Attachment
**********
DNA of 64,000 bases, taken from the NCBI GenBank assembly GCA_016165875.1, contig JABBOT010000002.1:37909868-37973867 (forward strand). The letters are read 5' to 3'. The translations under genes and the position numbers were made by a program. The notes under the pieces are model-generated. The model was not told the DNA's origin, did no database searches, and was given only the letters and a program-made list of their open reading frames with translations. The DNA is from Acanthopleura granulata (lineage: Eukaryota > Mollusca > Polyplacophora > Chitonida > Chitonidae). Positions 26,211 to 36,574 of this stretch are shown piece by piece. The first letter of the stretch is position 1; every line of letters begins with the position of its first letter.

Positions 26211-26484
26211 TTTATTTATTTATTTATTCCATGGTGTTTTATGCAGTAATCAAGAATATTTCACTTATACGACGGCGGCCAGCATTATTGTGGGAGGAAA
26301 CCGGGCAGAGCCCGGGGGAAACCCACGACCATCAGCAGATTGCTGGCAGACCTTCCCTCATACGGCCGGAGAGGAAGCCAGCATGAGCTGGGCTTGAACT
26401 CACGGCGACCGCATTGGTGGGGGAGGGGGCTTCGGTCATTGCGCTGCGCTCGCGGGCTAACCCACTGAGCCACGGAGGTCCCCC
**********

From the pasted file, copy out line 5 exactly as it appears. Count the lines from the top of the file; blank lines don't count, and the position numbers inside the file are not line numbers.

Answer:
26401 CACGGCGACCGCATTGGTGGGGGAGGGGGCTTCGGTCATTGCGCTGCGCTCGCGGGCTAACCCACTGAGCCACGGAGGTCCCCC